Building on state’s $8.3bn capital spend

21/05/2009 - 00:00

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THE building and construction sector has welcomed the state government's record capital works program, as the industry looks to the government to stimulate activity while private sector investment languishes.

Building on state’s $8.3bn capital spend

THE building and construction sector has welcomed the state government's record capital works program, as the industry looks to the government to stimulate activity while private sector investment languishes.

The government has committed to a record $8.3 billion infrastructure investment in 2009-10 in areas including social housing, schools, roads, hospitals and prisons.

A record $1.06 billion will be spent on improving school assets in 2009-10, including $566 million in federal funding.

The government will provide $572 million for health-related infrastructure in 2009-10.

The industry has eagerly awaited the results of the government's capital works audit, with project cuts delivering $3 billion in savings across the forward estimates.

Architecture firms were some of the most affected, with some halting projects mid-way through the planning and design stage and others forced to lay off staff.

"The industry has been crying out for some government capital works expenditure because the private sector has been so quiet," Jones Coulter Young director Richard Young said.

"There was an initial flurry of retrenchments before Christmas when things really hit; I think a lot of people were hanging on and trying to keep staff until the capital works came out.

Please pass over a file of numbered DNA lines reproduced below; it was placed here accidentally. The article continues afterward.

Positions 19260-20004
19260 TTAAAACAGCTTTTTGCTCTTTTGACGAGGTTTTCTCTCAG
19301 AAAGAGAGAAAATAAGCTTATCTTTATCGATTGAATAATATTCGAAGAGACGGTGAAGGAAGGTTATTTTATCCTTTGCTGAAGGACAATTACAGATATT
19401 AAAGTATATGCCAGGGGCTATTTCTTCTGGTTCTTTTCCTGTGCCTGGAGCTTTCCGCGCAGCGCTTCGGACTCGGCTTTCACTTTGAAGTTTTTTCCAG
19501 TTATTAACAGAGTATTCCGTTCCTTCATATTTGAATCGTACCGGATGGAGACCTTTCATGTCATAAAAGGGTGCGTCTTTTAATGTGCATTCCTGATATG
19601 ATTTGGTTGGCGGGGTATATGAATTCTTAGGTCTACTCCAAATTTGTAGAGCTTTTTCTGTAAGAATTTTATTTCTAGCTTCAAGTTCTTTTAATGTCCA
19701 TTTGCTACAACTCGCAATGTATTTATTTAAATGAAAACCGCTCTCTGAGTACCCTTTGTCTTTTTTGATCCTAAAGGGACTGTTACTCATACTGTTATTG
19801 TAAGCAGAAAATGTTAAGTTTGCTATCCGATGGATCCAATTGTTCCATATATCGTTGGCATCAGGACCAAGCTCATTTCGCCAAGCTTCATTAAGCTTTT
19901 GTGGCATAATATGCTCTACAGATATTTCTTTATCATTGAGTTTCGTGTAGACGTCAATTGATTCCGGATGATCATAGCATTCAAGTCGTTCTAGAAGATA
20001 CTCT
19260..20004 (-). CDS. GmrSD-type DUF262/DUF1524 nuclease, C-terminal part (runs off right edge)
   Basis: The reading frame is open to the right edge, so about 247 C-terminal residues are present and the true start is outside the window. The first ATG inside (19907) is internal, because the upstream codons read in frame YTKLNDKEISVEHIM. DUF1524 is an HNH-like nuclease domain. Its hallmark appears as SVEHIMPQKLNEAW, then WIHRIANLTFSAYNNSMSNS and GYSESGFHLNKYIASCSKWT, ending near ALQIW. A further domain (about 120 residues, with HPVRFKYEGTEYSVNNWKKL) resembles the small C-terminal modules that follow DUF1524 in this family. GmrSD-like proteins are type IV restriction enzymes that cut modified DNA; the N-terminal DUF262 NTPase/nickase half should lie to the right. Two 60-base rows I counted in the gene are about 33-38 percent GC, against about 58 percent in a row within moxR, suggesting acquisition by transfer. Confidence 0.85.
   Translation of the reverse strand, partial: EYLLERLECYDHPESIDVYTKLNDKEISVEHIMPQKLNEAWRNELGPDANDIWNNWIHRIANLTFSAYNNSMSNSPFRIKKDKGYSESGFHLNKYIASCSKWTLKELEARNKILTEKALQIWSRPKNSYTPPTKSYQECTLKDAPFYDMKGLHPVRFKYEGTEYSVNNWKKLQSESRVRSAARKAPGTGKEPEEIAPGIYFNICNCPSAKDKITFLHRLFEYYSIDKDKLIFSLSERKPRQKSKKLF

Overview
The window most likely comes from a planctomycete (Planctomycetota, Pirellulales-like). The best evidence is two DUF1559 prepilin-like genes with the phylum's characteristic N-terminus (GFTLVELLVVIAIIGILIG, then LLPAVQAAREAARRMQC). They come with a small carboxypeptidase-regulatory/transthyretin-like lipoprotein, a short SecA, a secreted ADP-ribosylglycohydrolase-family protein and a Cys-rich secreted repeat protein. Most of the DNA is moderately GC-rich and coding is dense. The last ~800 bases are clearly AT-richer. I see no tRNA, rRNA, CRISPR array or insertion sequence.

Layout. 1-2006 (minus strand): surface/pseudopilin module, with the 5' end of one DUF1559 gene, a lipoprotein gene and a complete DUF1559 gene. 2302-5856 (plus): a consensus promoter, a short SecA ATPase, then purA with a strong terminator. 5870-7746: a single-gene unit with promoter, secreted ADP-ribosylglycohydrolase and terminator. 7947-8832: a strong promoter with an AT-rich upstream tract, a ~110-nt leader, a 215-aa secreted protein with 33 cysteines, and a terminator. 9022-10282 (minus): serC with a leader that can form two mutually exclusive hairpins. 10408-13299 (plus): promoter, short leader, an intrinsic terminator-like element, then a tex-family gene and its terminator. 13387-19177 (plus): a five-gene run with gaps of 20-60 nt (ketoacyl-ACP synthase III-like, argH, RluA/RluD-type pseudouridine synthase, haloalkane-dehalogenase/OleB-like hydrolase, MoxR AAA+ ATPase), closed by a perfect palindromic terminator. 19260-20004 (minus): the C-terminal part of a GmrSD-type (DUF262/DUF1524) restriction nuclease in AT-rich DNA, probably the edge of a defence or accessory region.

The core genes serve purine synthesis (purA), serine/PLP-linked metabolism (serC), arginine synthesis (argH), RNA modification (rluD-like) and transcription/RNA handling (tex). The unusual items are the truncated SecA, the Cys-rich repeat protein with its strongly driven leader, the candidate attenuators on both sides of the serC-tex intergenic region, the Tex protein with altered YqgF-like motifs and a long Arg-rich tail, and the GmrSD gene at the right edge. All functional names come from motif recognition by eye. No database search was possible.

"For us, we got through it better than we thought. Before Christmas we wondered how we were going to make it through to May. But here we are. Now we're working on trying to win the work."

Metropolitan and regional builders are also set to benefit.

BGC director Sam Buckeridge has applauded the government for the inclusion of 14 new schools and health-related infrastructure spending.

He said the government now needed to roll-out the program promptly to meet its targets.

"The capital works program sounds good if the state is able to proceed with it without too long a delay. The plan to build 3,600 new social houses over the next four years is a laudable goal, both on equity and economic stimulation grounds," he said.

"But, on indications to date, the state government may struggle to achieve the required building schedule.

"BGC is actively pursuing winning a share of these projects. The government should also get on with streamlining local government planning approval processes.

Dan Perkins, managing director of Bunbury-based Perkins Builders, said the stimulus, particularly the schools package, was needed and would have an immediate positive effect.

But in the medium to long term, he said there was concern the spending could create a 'mini-boom' scenario.

"We have to be pragmatic in our engagement with the stimulus, in that we don't create a mini boom in trade resources. If we collectively intensify, it could put upwards pressure on prices," he said.

 

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